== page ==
Opposition Leader, the Hon Anthony Albanese MP, seems to be rising in popularity as Australia’s preferred Prime Minister.

The data released in the latest Newspoll show that Labor and the Coalition are deadlocked in a 50-50 split on a two-party preferred basis.

However, in a head-to-head contest for preferred Prime Minister, Mr Albanese has clawed away much-needed points from Prime Minister Scott Morrison.

If these polls give any indication of the wider public’s intentions at the next federal election, it has become important to understand the ideals and motivations of those who have the potential to become our 47th Prime Minister.

In the first of a new series on the Key Players for the upcoming election, the Nexus team has collated a summary of Opposition Leader Anthony Albanese’s values, history, and vision.


Mr Anthony Albanese was born in the inner-Sydney suburb Camperdown and raised by his single mother Maryanne Ellery. Mr Albanese’s mother is the most influential person in his life and helped nature his passion for fairness and social justice.

Mr Albanese lived in public housing throughout his childhood and experienced firsthand the need for secure housing and a stable living environment.

Mr Albanese was the first person in his family to graduate high school and the first to attend university. He graduated from the University of Sydney with a Bachelor of Economics. During his time here, Mr Albanese started to rise as a critical player in the left faction of the Labor party and was a member of the Students’ Representative Council.

Mr Albanese worked as a Bank office for Commonwealth Bank from 1980-81 and then as a Research officer for the Hon Thomas Uren MP AC, former Minister for Local Government and Administrative Services from 1985-1989.

With the backing of the Left faction, Mr Albanese became Assistant General Secretary of the New South Wales branch of the Labor Party 1989. After six years, he left to become the Senior Policy Adviser to former NSW Premier, the Hon Bob Carr MP.


Mr Albanese was elected to the House of Representatives for Grayndler in 1996. In his first speech, he cited public infrastructure funding, guaranteed minimum income (GMI) and native title as key areas of interest for his political career. Mr Albanese has also been campaigning for entitlement to superannuation for same-sex couples and same-sex marriage since his introduction to federal politics.

Mr Albanese was promoted to the opposition Shadow Cabinet in 2001 in the portfolio for Ageing and Seniors. His rise in status within the Labor party became evident when Mr Albanese replaced the Hon Julia Gillard MP AC as the Manager of Opposition Business in the House when the Hon Kevin Rudd MP AC became the party leader in 2006.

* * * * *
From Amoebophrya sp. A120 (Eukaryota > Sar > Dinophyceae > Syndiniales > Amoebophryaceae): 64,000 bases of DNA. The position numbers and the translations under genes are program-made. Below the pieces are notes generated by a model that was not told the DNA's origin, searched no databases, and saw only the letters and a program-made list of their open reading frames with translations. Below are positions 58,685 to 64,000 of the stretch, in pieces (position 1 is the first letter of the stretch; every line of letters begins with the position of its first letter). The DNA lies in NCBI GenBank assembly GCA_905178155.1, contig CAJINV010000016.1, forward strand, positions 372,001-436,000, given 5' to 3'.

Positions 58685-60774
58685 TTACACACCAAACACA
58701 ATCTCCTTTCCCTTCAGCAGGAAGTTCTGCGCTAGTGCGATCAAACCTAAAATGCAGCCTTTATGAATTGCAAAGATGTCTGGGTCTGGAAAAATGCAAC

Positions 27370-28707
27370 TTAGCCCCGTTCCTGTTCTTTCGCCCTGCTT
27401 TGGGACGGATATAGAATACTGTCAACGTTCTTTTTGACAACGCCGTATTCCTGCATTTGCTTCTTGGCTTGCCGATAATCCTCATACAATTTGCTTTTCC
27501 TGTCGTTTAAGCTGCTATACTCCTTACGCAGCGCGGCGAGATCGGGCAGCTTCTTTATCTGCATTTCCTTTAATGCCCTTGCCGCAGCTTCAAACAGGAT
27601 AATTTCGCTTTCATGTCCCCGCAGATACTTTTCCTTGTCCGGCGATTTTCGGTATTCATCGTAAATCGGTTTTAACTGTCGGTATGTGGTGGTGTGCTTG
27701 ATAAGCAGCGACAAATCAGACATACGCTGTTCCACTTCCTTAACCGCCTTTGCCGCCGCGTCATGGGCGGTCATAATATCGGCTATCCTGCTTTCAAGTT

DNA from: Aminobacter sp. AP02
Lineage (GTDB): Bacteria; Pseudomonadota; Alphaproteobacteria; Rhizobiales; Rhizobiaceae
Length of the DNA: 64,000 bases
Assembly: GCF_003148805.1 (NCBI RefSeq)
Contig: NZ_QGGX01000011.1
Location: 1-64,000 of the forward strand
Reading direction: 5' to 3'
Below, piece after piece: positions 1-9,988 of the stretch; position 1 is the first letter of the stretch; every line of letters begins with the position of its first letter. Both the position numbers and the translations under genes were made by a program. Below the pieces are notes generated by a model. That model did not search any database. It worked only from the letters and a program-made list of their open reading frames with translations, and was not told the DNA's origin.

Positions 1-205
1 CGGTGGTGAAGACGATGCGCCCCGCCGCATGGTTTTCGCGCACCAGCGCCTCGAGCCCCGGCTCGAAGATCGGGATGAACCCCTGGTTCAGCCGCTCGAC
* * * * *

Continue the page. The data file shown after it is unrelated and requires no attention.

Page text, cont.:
Following the Labor party’s election win in 2007, Mr Albanese steadily gained power within the government. Under the Prime Ministerships of both Mr Rudd and Ms Gillard, Mr Albanese served as Minister for Infrastructure and Transport, Minister for Regional Development and Local Government, and Leader of the House of Representatives.

When Mr Rudd defeated Ms Gillard in the final leadership contest of June 2013, Mr Albanese was elected as Deputy Leader of the Labor Party and hence became Deputy Prime Minister.

Following the 2013 election loss, Mr Albanese sought to become Leader of the Australian Labor Party but lost the vote to the Hon Bill Shorten MP. Following two consecutive election defeats for Mr Shorten, Mr Albanese once again sought the party’s leadership and his candidacy was uncontested.

Deputy Leader of the Opposition, the Hon Richard Marles MP, Chief of Staff Mr Tim Gartrell and former Prime Minister, the Hon Kevin Rudd MP AC have become reliable confidants to Mr Albanese since he was appointed Leader of the Opposition.


Throughout his time leading the Labor Party, Mr Albanese has outlined a clear vision for Australia as a “positive, aspirational and modernising” country that will flourish in the coming years.

Mr Albanese’s 2021 Budget Reply speech gave the Australian public a fundamental understanding of the current priorities of the Labor party. In his speech, Mr Albanese outlined five key commitments.

  1. Establish a Housing Australia Future Fund and build homes for our most vulnerable Australians. Besides providing much-needed public housing, construction will create 20,000 + jobs each year over five years.
  2. Establish New Energy Apprenticeships in renewable industries will give Australians the skills and expertise to power the future economy.
  3. Criminalise wage theft in Australia.
  4. Legislating the obligation on employers to keep their employees safe from discrimination and harassment in the workplace.
  5. Create a mentoring program in the HELP system for 2,000 young innovators to start a business straight out of university.

These promises, along with his ‘vision statements’ have given an insight into what a potential Labor Government under the Prime Ministership of Anthony Albanese could be like. If you want to read our analysis of Mr Albanese’s vision statements, click here.

Mr Albanese’s personal life and past have undoubtedly influenced his desire to improve social housing and the overall living standard of Australians.

It also seems that developing and improving the nation’s workforce and renewable energy capability have become areas of interest for the Labor party in the aftermath of the COVID-19 pandemic and in the lead-up to the next election.

Whether the election is held this year or in 2022, the Labor Leader has used his first two years to put the ALP on the front foot for an election campaign, early or otherwise. But as his predecessors would know, it’s the home stretch of the electoral cycle that makes you Prime Minister.

As Albo has said in recent times, ‘Budget week is the siren sounding and the bounce for the fourth quarter…’, but will the ALP kicking with the wind? It remains to be seen.